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Michael Jamieson (essay date 1964)
SOURCE: "Shakespeare's Celibate Stage," in The Seventeenth-Century Stage: A Collection of Critical Essays, edited by Gerald Eades Bentley, University of Chicago Press, 1968, pp. 70-93.
[In the following essay, Jamieson explores ways that ihaving young male performers enact female role affected Shakespeare's presentation of women characters.]
The Characters of Women, on former Theatres, were perform'd by Boys, or young Men of the most effeminate Aspect. And what Grace, or Master-strokes of Action can we conceive such ungain Hoydens to have been capable of? This Defect was so well consider'd by Shakespear, that in few of his Plays, he has any greater Dependance upon the Ladies, than in the Innocence and Simplicity of a Desdemona, an Ophelia, or in the short Specimen of a fond and virtuous Portia.
Colley Cibber, An Apology for the Life of Mr. Colley Cibber, Comedian
Much could be said for the restoring of the celibate stage; but the argument, one fears, would be academic.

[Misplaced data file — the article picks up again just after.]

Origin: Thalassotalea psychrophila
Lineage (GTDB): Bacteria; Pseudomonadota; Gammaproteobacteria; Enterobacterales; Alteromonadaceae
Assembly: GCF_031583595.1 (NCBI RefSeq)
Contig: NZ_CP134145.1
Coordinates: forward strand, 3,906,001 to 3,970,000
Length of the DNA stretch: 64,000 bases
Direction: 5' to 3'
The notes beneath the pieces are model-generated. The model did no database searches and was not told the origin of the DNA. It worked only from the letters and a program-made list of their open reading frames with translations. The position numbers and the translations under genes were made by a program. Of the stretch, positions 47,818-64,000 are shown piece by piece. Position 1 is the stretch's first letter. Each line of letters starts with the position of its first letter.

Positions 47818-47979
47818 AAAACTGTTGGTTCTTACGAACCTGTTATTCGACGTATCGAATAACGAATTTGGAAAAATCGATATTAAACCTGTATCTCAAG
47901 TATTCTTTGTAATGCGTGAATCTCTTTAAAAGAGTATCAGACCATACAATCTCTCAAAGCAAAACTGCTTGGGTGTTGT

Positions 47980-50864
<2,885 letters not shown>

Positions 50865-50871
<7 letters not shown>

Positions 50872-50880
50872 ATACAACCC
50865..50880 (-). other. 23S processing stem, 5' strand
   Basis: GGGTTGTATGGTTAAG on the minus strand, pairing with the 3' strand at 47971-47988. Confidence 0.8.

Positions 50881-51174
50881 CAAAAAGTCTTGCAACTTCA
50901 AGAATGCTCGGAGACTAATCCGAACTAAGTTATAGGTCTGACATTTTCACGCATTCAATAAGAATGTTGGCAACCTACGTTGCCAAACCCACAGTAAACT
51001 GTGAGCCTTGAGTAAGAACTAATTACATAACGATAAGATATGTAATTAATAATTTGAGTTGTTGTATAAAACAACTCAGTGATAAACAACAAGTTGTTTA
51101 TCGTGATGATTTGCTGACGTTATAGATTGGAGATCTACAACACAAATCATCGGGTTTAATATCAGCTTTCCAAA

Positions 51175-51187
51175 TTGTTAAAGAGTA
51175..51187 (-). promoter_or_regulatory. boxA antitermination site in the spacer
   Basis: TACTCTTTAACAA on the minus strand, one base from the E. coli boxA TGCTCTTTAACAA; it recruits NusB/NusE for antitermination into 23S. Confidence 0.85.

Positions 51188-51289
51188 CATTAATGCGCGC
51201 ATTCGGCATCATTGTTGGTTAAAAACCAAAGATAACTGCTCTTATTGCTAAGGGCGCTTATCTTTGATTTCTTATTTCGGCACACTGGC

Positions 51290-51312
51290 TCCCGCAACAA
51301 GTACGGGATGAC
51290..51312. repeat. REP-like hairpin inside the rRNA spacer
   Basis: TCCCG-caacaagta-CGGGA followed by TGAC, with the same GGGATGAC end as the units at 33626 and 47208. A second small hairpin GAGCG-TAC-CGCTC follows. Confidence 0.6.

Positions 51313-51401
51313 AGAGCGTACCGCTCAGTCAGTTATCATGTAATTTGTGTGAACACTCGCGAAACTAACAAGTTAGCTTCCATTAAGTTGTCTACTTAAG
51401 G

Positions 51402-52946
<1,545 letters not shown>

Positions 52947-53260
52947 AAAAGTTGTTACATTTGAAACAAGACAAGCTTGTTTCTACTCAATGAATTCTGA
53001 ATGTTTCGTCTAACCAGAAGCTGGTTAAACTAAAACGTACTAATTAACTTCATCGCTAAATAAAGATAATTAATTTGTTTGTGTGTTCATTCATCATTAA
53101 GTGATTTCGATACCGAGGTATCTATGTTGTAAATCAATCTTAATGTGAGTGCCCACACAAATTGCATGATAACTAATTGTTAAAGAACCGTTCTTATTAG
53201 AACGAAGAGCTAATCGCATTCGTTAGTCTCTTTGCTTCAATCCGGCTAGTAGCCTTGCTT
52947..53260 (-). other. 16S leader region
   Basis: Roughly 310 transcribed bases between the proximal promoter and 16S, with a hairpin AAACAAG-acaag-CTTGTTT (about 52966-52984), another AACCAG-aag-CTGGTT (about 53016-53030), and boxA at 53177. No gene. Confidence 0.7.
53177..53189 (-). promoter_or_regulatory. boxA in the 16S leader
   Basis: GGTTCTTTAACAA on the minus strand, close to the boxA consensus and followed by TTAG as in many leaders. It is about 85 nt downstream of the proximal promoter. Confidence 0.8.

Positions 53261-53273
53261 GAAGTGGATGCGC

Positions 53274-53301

Harley Granville-Barker, Prefaces to Shakespeare
A discussion like the present one, which is concerned less with literary values than with stage practice, has to be conjectural in its...
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Adelman, Janet. "'Born of Woman': Fantasies of Maternal Power in Macbeth." In Cannibals, Witches, and Divorce: Estranging the Renaissance, edited by Majorie Garber, pp. 90-121. Baltimore: Johns Hopkins University Press, 1987, 216 p.
Explores the tension in Macbeth between male fear of "a virtually absolute and destructive maternal power and the fantasy of absolute escape from this universal condition." In this play male identity is lost when men are faced with powerful maternal characters and regained only when women have been eliminated.
Andresen-Thom, Martha. "Thinking about Women and Their Prosperous Art: A Reply to Juliet Dusinberre's Shakespeare and the Nature of Women." Shakespeare Studies XI (1978): 259-76.
Examines the issue of whether Shakespeare's women characters are either idealizations or relatively realistic depictions of the women of his era.
Barton, Anne. "The Feminist Stage." Times Literary Supplement, No. 3841 (October 24, 1975): 1259.
Review of Juliet Dusinberre's Shakespeare and the Nature of Women that finds fault with her method of argumentation and assumptions about the existence of feminism in the Renaissance.
Case, Sue-Ellen. Feminism and Theatre. New York: Methuen, 1988, 149 p.
Includes discussion of Shakespeare's treatment of women characters in his plays...
(The entire section is 843 words.)